The confidentiality of birth/natural parents has been a bone of contention in the struggle for adoptee rights and has been used as a smokescreen for other reasons to object to legislative reform.  It is said for example that adoptive parents desire to keep the status quo.  However, a 1997 study by Cornell University found adoptive parents overwhelmingly support adoptees’ right to know. It is not surprising to find that there are adoptive parent legislators who support reform.

Many unproven fears retard the movement to grant adult adopted people their birthright.  Some fear an increase in abortions, some fear a decline in adoption placements, some say birth mothers were given confidentiality.  None of these fears have been justified in the histories of those states which have opened their records.  Abortions have not increased.  Adoptions have not decreased.  These days a small percentage of birth mothers reject contact with their children.  At the time of surrender, they signed only a surrender paper terminating their parental rights and confidentiality was not given.  In any event, advocates say that those who are the most concerned, namely adopted people themselves, should have the same right to access their original birth certificates as everyone else. They should decide, without interference from the state.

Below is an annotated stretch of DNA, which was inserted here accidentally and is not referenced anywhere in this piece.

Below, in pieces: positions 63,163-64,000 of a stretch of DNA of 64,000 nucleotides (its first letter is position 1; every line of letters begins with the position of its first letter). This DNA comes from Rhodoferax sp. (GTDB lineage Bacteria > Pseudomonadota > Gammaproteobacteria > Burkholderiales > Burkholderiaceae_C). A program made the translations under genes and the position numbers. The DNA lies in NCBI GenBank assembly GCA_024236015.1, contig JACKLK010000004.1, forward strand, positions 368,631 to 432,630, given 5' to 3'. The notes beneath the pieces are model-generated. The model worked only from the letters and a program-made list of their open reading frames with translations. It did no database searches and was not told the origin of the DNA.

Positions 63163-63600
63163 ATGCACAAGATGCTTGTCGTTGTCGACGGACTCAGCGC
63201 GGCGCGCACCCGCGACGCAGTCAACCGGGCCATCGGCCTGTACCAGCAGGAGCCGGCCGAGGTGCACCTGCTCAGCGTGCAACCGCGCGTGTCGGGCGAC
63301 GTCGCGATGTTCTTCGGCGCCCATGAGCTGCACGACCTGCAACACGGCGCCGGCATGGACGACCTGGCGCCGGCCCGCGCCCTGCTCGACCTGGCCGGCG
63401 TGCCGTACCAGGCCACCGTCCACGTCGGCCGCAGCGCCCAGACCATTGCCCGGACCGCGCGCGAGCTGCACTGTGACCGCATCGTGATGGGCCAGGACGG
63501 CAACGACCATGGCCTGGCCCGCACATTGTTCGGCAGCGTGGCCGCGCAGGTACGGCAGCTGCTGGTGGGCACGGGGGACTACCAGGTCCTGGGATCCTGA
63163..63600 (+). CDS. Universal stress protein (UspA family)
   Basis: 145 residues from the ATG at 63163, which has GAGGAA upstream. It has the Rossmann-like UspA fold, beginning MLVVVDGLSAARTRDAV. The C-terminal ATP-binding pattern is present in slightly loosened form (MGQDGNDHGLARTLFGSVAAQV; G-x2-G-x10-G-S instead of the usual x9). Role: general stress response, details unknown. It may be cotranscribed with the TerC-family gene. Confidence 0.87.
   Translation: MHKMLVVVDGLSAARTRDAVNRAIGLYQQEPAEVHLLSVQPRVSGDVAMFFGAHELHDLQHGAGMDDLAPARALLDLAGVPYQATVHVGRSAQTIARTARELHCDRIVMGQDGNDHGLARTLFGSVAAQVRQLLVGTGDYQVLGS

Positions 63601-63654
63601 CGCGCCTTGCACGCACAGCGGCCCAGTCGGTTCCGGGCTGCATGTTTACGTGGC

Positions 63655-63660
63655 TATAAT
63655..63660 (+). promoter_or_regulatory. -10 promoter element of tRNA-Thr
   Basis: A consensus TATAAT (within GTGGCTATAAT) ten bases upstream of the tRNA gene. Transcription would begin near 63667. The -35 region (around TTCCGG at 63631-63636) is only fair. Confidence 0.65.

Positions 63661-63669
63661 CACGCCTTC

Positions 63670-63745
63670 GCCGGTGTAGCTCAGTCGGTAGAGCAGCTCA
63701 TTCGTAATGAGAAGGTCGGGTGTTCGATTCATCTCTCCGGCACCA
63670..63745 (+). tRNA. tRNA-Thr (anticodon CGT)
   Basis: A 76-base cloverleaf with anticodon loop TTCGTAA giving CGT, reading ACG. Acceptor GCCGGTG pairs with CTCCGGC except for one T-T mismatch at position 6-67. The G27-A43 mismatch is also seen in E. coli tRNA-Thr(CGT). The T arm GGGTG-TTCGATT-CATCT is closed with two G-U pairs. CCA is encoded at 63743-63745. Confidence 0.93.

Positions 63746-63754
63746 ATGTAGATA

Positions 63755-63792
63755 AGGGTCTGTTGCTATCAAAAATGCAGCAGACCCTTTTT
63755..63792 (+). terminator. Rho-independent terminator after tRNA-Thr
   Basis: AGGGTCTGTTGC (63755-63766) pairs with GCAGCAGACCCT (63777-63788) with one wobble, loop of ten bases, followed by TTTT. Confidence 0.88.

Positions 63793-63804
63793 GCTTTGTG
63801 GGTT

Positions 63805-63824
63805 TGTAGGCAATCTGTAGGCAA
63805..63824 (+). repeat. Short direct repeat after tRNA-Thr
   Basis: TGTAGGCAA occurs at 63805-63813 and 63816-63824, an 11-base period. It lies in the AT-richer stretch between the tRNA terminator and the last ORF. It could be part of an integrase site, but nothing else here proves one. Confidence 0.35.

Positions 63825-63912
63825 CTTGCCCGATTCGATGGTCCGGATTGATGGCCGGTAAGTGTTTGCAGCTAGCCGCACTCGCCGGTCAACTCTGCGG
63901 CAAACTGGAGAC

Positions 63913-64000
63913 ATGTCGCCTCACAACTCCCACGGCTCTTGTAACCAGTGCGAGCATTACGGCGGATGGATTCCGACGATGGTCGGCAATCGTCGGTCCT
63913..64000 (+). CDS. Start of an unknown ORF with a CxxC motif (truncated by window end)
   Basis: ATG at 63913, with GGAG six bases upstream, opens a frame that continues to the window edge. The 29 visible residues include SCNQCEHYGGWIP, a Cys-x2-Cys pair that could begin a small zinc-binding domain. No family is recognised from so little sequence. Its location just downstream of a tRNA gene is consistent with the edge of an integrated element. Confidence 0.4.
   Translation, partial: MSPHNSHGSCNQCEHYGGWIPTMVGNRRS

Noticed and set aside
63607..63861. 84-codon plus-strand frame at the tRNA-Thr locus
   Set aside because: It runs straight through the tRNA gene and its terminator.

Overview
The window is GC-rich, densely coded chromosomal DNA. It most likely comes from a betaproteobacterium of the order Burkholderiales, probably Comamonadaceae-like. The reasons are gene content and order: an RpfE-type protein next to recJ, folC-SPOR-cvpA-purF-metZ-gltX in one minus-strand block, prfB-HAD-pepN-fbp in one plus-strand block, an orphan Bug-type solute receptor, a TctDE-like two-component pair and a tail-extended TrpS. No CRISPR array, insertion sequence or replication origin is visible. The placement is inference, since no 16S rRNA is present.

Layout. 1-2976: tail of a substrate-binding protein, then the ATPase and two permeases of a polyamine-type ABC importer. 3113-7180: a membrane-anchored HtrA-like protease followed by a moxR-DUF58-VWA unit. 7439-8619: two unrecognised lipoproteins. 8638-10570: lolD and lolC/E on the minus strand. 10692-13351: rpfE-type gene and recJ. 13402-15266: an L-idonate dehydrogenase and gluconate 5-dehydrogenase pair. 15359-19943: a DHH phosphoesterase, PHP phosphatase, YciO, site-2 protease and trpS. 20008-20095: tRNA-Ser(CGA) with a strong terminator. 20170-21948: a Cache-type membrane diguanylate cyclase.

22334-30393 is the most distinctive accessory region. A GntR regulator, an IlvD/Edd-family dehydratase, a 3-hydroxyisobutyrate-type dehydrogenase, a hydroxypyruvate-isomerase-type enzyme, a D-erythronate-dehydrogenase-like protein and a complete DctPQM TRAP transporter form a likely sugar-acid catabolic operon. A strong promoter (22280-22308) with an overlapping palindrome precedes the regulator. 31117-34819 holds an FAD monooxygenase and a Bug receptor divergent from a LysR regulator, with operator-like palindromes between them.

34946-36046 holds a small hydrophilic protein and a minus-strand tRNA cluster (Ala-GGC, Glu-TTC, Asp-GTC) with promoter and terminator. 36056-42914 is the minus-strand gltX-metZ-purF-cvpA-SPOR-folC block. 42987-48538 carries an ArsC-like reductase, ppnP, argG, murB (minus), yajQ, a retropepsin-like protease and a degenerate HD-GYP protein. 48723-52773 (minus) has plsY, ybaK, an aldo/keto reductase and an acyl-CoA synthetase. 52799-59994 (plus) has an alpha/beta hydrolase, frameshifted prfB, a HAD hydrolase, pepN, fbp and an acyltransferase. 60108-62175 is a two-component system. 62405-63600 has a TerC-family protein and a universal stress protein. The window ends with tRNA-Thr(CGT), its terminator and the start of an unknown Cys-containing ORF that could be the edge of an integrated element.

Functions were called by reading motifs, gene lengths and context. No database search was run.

A comprehensive study conducted in November 2007 by the Evan B. Donaldson Adoption Institute, the foremost think tank on adoption issues, concluded that adoptees behave with maturity and respect when contacting members of their natural families; the lives natural/birth parents have not been ruined.  This report urges all states to open their adoption records. A follow up study by the Donaldson Institute was released in 2010. The study For the Records II an Examination and Impact of Adult Adoptee Access to Birth Certificates and the 2007 study can both be read on the Institute’s website.

Times have changed and thousands of adoptees and birth/natural parents search for each other every year.  Several states have pending legislation and several states have partial open records, meaning adopted people born in certain years have access.  Do birth/natural parents have access?  Four states have enacted laws giving them search assistance, but not access.  These are Hawaii, Illinois, Georgia and Tennessee.